I am very glad to have had the chance to experience Cologne and its wonders, even if some of these wonders were closed during our time there.  Cologne provided the relaxation and fun, laid-back experiences I craved during my holiday.  I know I’m responsible just for writing about Cologne, but I want to say the entire Germany experience was a remarkable one.  Coming from Cairo, I wanted to travel to an atmosphere which felt like Christmas.  (Seventy degree weather in a Muslim-majority state isn’t very conducive to Christmas cheer.)  Both the ambiance of Germany—the snow, the sights, the food—and the wonderful and caring company of the O’Connors made this Christmas holiday a very memorable one.  I can’t express my gratitude toward them enough!


January 20, 2011 Posted by | Germany | , , , , , , , , , | Leave a comment


So, one of my resolutions is to keep up on updating. I actually thought I did pretty well up until December, but really I wasn’t near a computer for the last half of the month so not completely my fault. My family and Jessie came for Christmas and New Years which was absolutely great, and I’ve forced them all to become guest bloggers for various parts of the trip. So, as the reports trickle in I’ll post them. Until then, here’s a quick catch-up of what’s been going on:

zurich at night

Second weekend of December I headed down to Zurich with my friend Nadiya to stay with a friend of hers. Zurich is ridiculously expensive (in comparison to what I’m used to in Germany) but apparently people earn much more there so it all balances out. From what I experienced in Zurich, I liked it, but I don’t think I could live there permanently. It’s a hub for a lot of businesses and of course has tons of the infamous watches and chocolate. We were lucky enough to take a day trip to Luzern (Lucerne), about an hour away from Zurich, which is absolutely beautiful. It’s still in German-speaking Switzerland (thankfully) and the views are wonderful due to the lake and backdrop of mountains. A side note about Swiss German, or Schwitzerdeutsch- it is nearly impossible to understand if you’re not from Switzerland. The Swiss can easily understand the Germans, and everyone understands one another if you speak Hochdeutsch (high German, which is taught in the schools and is what I learned, no dialect), but Swiss German might as well be another language.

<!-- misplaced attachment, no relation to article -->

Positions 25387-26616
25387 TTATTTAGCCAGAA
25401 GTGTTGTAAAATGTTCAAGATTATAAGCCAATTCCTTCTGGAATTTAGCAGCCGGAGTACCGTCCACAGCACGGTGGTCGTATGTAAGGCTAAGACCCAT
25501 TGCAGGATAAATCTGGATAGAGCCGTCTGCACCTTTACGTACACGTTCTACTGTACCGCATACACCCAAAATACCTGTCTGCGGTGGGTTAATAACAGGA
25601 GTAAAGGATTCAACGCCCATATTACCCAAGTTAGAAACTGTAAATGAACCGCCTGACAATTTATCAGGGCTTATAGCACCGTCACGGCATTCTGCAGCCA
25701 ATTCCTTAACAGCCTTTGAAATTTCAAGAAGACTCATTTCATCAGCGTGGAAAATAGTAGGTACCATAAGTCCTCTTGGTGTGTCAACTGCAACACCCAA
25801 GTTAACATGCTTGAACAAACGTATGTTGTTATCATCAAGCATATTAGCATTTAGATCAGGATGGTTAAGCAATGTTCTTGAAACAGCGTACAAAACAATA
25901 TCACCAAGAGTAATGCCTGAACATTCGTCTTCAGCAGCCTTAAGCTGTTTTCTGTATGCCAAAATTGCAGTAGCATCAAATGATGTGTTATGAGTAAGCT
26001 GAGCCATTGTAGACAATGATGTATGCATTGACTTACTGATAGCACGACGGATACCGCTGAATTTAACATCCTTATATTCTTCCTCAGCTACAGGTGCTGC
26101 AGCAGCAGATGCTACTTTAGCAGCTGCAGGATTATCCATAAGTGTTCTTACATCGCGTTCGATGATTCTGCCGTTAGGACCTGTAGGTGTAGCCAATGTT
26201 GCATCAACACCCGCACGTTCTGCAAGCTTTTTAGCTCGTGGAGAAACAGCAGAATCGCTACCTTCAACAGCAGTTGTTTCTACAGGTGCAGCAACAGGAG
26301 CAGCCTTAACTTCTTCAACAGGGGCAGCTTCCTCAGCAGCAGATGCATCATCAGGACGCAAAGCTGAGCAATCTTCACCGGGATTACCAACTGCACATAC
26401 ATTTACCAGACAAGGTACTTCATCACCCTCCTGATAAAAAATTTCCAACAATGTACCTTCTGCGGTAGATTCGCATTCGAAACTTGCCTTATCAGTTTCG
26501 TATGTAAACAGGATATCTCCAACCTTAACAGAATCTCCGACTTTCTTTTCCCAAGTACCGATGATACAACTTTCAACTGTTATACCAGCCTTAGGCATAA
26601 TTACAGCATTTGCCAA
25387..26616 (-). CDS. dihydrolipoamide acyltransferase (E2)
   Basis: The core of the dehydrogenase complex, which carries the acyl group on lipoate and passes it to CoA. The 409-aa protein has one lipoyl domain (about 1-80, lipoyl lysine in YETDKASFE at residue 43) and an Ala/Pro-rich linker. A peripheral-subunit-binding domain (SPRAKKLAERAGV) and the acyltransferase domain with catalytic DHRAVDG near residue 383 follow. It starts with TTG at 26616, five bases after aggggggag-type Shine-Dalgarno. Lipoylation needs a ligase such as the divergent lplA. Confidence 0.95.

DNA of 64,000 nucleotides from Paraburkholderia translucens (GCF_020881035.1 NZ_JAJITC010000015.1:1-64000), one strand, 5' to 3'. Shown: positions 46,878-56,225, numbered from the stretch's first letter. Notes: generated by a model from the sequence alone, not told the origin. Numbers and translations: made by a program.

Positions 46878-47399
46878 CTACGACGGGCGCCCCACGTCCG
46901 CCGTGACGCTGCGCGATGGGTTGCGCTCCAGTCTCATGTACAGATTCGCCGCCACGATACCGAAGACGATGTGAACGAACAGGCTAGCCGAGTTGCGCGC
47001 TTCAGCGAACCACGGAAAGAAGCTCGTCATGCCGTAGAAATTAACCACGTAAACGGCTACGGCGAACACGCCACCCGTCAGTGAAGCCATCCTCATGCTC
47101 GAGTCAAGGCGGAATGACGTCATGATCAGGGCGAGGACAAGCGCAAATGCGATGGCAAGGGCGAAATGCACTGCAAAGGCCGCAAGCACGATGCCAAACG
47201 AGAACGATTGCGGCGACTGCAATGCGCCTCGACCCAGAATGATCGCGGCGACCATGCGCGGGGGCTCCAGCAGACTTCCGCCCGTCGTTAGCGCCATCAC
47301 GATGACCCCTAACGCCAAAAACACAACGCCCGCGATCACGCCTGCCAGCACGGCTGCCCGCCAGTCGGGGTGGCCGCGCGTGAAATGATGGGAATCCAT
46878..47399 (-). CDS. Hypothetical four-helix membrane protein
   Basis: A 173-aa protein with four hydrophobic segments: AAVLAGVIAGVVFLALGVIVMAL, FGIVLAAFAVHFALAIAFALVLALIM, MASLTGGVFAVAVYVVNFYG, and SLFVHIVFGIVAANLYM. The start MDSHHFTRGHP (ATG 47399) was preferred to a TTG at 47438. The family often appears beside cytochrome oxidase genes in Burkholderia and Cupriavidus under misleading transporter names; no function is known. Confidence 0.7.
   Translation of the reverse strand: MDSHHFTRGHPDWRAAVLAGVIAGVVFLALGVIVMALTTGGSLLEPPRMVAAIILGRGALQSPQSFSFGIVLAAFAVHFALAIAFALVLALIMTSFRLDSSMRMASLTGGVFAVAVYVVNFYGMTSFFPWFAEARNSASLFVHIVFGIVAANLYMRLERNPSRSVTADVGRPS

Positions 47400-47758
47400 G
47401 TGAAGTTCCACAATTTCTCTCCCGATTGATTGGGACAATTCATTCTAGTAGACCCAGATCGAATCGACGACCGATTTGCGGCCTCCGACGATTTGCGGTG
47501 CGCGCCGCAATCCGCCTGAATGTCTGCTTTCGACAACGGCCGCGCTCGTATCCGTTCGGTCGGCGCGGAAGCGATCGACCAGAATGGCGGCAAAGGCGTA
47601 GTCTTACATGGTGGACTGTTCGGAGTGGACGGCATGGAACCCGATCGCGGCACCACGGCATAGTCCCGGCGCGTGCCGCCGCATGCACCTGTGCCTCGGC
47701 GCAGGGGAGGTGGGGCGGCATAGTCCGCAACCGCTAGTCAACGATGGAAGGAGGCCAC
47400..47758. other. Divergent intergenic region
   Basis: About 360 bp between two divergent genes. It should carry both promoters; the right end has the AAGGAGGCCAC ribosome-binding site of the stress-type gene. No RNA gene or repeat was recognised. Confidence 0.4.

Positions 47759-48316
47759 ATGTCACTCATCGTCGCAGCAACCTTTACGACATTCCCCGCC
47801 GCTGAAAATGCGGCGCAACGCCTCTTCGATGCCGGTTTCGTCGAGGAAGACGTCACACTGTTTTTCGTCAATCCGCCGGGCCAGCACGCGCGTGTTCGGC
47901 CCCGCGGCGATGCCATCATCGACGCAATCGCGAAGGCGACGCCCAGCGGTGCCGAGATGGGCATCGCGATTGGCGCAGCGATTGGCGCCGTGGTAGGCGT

Back in Würzburg, school rolled right along until Christmas break (which didn’t start til the 23rd!), but during my conversation lessons with the students, I did learn a great deal about Christmas in Germany. It’s celebrated on the 24th, instead of the 25th, and the 25th and 26th are two observed holidays. So, really, Christmas is 3 days long. Awesome.